In a world where some people self-diagnose themselves via TikTok, I have come to appreciate the value of sound insights from professionals. Personally, I love books where I learn about things through an engaging narrative or plot. It’s like I’ve learned a lot without even intending to. So, I’ve written this book as a great source of self-help that is woven through case narratives. I have sprinkled knowledge throughout the book so readers come away feeling more equipped, informed, and maybe even seen. If you struggle with anxiety or know someone who does, you will get a lot out of this book. I love that, as a society, we’re talking about mental health more, but the subject can be tricky and heavy, so I’ve written this in a way that brings hope and a lighter tone to a very serious topic, so that more people can engage with it. I want to bring it further out of the taboo.

“A big part of what inspired me to be a therapist was modeling my approach on the ideal therapist I wished I had at the beginning of my own struggles with mental health.”

Back when I developed an anxiety disorder, I had no idea what was going on. I thought I’d just gone bananas and finally lost my mind. A big part of what inspired me to be a therapist was modeling my approach on the ideal therapist I wished I had at the beginning of my own struggles with mental health. For me, psychoeducation and understanding what was happening in my brain and body helped lessen how scary the symptoms of anxiety were. There was an explanation for why I felt dissociated, for why my heart kept racing and palpitating, for why my mind would race, and my thoughts would focus on horrible catastrophes. Someone finally told me the reasons why.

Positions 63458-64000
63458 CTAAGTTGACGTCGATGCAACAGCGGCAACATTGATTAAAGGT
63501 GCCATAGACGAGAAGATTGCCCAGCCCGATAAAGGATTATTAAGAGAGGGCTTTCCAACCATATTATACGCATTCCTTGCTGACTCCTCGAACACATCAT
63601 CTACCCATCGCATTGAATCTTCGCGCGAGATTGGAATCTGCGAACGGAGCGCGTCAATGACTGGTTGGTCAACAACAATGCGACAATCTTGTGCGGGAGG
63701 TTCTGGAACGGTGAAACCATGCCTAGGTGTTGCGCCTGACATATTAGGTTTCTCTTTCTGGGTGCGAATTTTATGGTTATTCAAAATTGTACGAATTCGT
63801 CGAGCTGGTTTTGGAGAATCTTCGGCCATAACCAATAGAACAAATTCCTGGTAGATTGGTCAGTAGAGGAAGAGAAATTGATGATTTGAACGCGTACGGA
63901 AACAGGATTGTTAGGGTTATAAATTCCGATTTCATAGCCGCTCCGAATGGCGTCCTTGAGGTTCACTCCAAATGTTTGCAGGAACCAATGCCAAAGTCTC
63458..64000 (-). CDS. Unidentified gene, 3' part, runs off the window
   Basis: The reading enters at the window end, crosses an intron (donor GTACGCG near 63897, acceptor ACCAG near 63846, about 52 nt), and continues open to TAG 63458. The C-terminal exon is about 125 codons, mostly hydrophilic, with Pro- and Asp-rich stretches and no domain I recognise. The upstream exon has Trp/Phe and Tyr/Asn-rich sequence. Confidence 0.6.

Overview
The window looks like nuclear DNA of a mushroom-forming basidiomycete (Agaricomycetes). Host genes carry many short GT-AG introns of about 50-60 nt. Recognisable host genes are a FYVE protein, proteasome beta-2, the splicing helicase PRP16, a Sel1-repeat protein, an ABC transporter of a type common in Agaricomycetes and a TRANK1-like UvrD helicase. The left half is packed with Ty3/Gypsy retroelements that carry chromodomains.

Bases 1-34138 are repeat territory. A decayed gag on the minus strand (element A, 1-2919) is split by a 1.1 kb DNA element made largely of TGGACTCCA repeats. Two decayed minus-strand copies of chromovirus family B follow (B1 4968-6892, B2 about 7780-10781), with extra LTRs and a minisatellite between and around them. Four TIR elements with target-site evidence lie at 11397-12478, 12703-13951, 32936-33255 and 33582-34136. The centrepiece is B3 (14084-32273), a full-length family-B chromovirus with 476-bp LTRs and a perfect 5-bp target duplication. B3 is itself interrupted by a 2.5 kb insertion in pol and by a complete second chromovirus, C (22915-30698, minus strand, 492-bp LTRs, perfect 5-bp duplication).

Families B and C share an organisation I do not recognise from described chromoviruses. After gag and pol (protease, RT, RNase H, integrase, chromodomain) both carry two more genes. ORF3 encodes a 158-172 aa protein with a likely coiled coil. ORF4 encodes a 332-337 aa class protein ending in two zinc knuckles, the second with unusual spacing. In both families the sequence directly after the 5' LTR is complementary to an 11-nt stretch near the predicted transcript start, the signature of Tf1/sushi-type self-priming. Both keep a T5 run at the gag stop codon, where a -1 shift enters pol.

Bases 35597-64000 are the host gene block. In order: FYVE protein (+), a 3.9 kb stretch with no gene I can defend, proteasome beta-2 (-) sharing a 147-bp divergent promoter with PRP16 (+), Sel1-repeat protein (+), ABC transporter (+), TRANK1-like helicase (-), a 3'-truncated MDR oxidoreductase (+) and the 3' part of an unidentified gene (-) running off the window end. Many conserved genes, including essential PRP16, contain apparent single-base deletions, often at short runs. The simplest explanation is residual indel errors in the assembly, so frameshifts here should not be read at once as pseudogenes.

5. Peering behind the therapist’s staffroom door.

Therapy is a field often shrouded in mystery. Many people don’t know that therapists are trained in a multitude of different modalities, such as Cognitive Behavioural Therapy (CBT), Person-Centred, and Psychodynamic, to name a few. Therapists can be very passionate about the school of thought, or practicing a philosophy they have trained in, which can lead to conflicting views and partisanship in the field of talking therapies. Imagine different tribes of therapists all endeavoring to be as self-righteous and virtuous as one another. Team Freud are the Chiefs, Jungian therapists are the Steelers, Rogerian therapists are the Jets, CBT therapists are the Dolphins—you get the picture.

There is a beauty to therapy, and finding a therapist that connects with you in the right ways is an incredible thing. I hope I provide clarity to the world of therapy so that you can navigate finding your therapist match. To all the therapists out there, a warm and gentle well done from me, as it isn’t the easiest of professions.

To listen to the audio version read by author Joshua Fletcher, download the Next Big Idea App today: